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  Support the Girls Tip Your WaitressBuy this film here.
Year: 2018
Director: Andrew Bujalski
Stars: Regina Hall, Haley Lu Richardson, Shayna McHale, James LeGros, Dylan Gelula, Zoe Graham, Ann LeuVoy, Elizabeth Trieu, Krista Hayes, Lawrence Varnado, Lea DeLaria, Christopher Weimer, Jermichael Grey, Jesse Marshall, Luis Olmeda, John Elvis
Genre: Comedy, Drama
Rating:  7 (from 1 vote)
Review: Lisa (Regina Hall) starts the day crying, but has to pull herself together to meet the needs of her profession, a manager of a restaurant that caters for a male clientele by only hiring attractive young women as serving staff, and dressing them up in skimpy clothing all the better to attract and keep them as customers. But there's nothing sleazy about this, her boss (James LeGros) insists, and she tends to buy that line if it keeps her in employment as well as her waitresses, recruiting them today meaning she reassures them they are not being hired as sex objects when that is exactly what they are there for. Today will be more challenging than any other day, as Lisa has too much to juggle...

No, that's not a euphemism, as while most of the female characters walked through this movie with their midriffs, legs and cleavages well on display, it utterly refused to regard them as anything less than human beings with all the complications that went with that. Complications that make our heroine ponder whether her compassion and need to mother everyone around her are actually doing her any good, or are making her life worse, for this was one of those twenty-tens efforts that painted a bleak picture for the normal people in the world simply trying to get through their days without being landed in yet another crisis and resist the temptation to break down in tears.

Lisa has fallen at the first hurdle as far as that goes, when we meet her she is wiping at her eyes while ensuring her makeup does not run, but she is the sort of person the phrase "put on a brave face" was designed for, especially when she feels the burden of all those who rely upon her. It hardly needed emphasising, but Hall was superb in what amounted to a showcase for her abilities, rendering Lisa as one of the most believable protagonists in a drama of the decade, you were convinced she had a life before the film began and would continue navigating various pitfalls long after the end credits rolled, and that was a major part of why she was immensely sympathetic.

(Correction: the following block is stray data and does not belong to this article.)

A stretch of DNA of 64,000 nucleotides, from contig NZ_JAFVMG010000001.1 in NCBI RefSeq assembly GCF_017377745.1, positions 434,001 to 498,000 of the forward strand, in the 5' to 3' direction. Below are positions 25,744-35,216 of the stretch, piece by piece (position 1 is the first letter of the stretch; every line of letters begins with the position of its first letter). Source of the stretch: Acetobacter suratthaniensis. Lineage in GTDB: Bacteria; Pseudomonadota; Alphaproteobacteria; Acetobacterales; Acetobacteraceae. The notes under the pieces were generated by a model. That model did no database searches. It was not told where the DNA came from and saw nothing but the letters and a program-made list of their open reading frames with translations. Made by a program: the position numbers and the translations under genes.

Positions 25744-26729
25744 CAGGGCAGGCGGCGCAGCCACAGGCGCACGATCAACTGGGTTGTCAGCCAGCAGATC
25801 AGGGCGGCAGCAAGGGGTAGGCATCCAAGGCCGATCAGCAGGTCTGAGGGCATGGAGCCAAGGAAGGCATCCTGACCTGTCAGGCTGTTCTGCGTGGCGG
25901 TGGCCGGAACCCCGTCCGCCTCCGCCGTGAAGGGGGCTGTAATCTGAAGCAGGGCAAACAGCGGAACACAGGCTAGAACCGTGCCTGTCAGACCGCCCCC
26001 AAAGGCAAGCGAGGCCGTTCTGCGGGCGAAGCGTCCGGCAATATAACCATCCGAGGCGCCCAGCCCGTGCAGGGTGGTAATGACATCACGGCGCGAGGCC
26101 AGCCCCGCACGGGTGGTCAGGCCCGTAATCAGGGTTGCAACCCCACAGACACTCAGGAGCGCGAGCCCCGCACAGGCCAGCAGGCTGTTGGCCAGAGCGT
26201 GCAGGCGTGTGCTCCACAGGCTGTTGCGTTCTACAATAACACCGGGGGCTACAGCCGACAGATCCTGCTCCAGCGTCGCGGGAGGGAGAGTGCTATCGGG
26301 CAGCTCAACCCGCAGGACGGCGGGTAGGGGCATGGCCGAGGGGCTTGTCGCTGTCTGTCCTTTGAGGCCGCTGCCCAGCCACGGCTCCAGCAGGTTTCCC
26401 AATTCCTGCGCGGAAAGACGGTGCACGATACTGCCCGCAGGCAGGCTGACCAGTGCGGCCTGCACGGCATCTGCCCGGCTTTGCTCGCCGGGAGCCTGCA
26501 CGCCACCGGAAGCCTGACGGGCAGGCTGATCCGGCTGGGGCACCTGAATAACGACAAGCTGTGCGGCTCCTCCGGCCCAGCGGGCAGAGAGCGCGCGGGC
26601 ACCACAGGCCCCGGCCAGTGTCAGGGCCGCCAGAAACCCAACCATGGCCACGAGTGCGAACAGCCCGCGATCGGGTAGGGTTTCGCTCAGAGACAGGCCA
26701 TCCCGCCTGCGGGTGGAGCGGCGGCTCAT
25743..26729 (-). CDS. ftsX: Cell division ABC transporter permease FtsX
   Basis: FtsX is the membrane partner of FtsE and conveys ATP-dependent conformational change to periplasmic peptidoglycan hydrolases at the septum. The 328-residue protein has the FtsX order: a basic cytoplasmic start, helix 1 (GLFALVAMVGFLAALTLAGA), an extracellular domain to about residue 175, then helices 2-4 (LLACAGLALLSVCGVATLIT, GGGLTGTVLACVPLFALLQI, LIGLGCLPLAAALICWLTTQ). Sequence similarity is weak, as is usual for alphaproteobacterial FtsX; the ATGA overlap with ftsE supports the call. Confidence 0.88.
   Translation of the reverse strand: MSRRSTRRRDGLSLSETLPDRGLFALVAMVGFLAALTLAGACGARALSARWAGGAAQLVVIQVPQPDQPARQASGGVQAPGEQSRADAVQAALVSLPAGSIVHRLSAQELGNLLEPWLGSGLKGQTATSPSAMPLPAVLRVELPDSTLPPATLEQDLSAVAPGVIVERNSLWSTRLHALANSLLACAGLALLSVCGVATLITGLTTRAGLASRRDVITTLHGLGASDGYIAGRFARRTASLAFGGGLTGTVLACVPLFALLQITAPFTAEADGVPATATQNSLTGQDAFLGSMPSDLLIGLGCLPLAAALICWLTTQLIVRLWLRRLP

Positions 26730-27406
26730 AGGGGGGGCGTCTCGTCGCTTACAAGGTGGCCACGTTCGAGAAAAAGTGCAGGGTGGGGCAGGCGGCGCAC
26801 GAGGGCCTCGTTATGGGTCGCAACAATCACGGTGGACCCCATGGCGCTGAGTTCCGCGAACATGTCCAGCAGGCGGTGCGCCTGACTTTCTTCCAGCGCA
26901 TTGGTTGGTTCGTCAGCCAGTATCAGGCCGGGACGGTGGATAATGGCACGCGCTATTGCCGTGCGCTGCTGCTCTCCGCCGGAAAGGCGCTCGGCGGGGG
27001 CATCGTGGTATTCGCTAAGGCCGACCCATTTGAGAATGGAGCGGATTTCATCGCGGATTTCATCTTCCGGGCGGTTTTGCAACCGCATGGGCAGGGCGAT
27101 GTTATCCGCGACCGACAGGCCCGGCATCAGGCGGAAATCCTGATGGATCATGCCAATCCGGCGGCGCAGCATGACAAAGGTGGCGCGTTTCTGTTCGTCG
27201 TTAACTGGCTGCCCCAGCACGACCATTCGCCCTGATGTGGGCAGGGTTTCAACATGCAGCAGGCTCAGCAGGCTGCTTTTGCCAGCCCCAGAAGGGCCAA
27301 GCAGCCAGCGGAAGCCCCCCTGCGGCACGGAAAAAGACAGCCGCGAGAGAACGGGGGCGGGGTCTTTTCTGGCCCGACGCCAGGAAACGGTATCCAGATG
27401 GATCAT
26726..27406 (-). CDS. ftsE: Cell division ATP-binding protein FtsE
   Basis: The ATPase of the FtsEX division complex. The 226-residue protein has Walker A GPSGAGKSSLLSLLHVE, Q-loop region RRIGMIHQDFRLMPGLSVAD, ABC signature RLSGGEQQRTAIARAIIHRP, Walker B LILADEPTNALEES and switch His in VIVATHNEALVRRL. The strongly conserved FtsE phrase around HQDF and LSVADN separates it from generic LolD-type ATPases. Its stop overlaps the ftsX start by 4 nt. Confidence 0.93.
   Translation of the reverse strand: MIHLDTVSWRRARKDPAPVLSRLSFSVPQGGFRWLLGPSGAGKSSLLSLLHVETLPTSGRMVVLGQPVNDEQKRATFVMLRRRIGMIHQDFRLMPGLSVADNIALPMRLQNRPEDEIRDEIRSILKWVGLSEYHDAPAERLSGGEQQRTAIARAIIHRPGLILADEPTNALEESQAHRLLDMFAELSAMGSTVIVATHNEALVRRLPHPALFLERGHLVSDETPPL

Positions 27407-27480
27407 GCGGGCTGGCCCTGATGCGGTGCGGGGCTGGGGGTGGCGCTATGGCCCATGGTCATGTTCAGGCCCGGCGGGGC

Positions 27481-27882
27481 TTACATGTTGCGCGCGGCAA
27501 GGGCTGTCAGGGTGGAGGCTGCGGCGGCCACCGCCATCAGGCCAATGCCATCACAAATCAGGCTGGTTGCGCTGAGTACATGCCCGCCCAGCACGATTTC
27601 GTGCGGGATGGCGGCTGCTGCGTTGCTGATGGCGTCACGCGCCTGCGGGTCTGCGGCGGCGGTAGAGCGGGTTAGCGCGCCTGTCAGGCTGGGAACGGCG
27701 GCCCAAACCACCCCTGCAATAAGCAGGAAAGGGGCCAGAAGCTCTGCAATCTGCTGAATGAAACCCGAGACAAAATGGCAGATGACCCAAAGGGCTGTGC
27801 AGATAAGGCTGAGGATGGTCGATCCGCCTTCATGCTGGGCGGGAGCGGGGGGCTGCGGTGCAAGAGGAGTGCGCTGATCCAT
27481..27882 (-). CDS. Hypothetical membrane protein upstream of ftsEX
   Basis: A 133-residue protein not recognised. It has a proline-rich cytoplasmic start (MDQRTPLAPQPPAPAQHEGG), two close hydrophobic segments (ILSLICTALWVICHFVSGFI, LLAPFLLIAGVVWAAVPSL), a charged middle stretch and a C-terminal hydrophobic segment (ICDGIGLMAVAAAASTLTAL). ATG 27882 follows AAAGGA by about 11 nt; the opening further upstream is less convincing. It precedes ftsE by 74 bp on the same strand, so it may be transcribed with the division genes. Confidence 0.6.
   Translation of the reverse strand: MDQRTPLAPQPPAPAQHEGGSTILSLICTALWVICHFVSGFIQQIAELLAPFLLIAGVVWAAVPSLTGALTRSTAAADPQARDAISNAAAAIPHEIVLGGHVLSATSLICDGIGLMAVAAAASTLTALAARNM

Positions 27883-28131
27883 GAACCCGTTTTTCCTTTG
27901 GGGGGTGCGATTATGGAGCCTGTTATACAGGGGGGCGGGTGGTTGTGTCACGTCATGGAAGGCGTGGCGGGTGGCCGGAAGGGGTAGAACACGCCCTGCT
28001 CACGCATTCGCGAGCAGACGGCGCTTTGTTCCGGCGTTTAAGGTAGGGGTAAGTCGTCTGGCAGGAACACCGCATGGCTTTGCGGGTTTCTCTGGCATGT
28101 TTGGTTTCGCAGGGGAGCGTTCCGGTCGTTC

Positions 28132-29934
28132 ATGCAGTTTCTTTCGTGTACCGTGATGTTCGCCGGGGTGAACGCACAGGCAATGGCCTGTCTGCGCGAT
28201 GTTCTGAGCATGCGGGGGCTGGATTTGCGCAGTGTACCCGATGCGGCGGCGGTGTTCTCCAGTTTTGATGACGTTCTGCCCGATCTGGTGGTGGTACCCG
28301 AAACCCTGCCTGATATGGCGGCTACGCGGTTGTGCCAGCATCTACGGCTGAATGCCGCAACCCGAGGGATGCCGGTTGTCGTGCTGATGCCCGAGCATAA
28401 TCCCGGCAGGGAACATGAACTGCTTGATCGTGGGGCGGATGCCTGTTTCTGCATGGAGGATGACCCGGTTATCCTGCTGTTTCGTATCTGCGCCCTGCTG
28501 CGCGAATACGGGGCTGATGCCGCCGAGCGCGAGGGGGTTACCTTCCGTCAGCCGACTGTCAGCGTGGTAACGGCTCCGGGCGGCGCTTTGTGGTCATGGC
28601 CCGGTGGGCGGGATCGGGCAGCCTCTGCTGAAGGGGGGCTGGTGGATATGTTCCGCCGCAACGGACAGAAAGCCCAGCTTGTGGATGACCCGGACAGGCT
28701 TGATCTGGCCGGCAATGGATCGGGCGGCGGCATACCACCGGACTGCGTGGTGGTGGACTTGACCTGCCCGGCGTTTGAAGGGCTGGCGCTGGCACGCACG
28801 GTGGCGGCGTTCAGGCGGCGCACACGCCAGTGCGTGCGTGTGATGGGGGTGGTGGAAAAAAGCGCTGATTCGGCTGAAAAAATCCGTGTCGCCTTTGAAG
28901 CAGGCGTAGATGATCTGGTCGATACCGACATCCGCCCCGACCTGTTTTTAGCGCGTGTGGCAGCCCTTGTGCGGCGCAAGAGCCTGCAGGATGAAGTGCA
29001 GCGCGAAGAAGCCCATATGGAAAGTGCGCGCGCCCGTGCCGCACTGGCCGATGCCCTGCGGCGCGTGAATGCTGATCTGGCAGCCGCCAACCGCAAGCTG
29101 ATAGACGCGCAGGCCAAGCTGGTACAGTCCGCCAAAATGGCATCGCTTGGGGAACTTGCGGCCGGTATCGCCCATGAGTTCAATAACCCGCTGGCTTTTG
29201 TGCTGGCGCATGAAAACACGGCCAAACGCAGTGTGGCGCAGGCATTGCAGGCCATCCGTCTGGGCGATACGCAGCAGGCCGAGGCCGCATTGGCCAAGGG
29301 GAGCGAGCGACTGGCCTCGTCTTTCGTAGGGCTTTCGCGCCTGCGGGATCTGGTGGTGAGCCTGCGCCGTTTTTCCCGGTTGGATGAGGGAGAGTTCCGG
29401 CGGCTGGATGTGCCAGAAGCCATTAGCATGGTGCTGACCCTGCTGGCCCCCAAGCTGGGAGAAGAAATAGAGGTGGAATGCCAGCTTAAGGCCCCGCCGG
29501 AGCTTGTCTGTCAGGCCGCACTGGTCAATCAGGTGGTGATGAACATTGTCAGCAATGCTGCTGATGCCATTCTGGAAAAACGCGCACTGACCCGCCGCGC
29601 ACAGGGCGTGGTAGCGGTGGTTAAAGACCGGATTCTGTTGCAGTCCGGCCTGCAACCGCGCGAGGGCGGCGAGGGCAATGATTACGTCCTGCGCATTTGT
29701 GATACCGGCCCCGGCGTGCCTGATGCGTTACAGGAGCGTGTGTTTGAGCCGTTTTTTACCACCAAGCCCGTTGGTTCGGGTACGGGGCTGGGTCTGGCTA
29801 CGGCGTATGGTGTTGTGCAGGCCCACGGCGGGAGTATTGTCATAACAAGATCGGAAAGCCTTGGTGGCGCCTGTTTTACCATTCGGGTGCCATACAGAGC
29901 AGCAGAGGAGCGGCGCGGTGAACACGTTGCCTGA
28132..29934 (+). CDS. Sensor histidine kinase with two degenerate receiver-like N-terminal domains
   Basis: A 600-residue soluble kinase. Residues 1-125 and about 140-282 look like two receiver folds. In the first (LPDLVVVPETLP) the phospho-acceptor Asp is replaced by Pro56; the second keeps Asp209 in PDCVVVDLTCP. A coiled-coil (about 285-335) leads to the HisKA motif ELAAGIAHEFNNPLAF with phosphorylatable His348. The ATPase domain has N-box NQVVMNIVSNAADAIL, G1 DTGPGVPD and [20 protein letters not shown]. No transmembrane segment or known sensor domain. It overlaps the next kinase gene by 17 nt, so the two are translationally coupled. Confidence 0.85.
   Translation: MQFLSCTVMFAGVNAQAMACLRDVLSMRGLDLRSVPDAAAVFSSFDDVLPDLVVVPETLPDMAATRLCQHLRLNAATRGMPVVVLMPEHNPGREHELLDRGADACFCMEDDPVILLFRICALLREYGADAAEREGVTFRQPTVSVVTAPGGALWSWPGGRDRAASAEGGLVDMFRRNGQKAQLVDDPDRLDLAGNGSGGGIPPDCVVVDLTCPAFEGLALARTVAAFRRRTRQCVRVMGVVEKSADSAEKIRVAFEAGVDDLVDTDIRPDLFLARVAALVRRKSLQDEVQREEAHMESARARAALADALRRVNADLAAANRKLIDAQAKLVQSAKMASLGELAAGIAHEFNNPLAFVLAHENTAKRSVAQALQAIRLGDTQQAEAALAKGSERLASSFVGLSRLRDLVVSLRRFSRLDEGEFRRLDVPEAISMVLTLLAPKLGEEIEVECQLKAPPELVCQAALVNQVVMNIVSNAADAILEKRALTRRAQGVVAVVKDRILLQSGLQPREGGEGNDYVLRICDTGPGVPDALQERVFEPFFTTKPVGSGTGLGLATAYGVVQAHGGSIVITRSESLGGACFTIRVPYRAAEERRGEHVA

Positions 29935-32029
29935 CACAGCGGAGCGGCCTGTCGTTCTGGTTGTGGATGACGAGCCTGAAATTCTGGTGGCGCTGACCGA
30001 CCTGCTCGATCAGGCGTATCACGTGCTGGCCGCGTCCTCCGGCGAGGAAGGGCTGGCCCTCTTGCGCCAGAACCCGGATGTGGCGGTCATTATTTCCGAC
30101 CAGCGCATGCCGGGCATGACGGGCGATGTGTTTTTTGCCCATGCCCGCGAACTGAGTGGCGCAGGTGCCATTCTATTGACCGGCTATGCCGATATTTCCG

Even if the moral Lisa must learn is, look, you can't do everything, you cannot help everyone who crosses your path, for a start some people are beyond saving, and furthermore many folk have to make their own mistakes and learn from them to become capable and self-reliant. No, not everyone will end up as well-balanced as her, but they will not put themselves through as much heartache as Lisa either, if they are lucky. A telling subplot has her corralling the waitresses to a car wash for charity, the charity actually a fund to pay one ex-staff member's legal bills for running over her useless boyfriend: the resolution of this helps to make up her mind that none of what she is putting herself through is just not worth it, and neither will she propagate self-destructive behaviour, her own or others'.

Support the Girls was written and directed by former mumblecore expert Andrew Bujalski, here less mumbly but perhaps less ambitious thematically than one of his previous efforts, Computer Chess. Nevertheless, he displayed the same perception when it came to human nature, it was more grounded in reality and less affected in the fantastical, which was fair enough if a shade disappointing for those who hoped he would pursue material even more cosmic. What made up for that were the sketches of the personalities around the already strong Lisa: she tries to be as optimistic as waitress Macy (Haley Lu Richardson) and fend off the pessimism of waitress Danyelle (Shayna McHale) but finds herself plonked right in the middle, dealing with issues where nothing seems trivial, effectively brewing crises around every corner if she cannot cope. Richardson in particular as the sunniest of the staff was the standout after Hall, ensuring that we did not leave thinking the world was quite as bad as either it is, or some would have us believe. Ostensibly a comedy, it wasn't that funny, but as a drama it succeeded.
Reviewer: Graeme Clark

 

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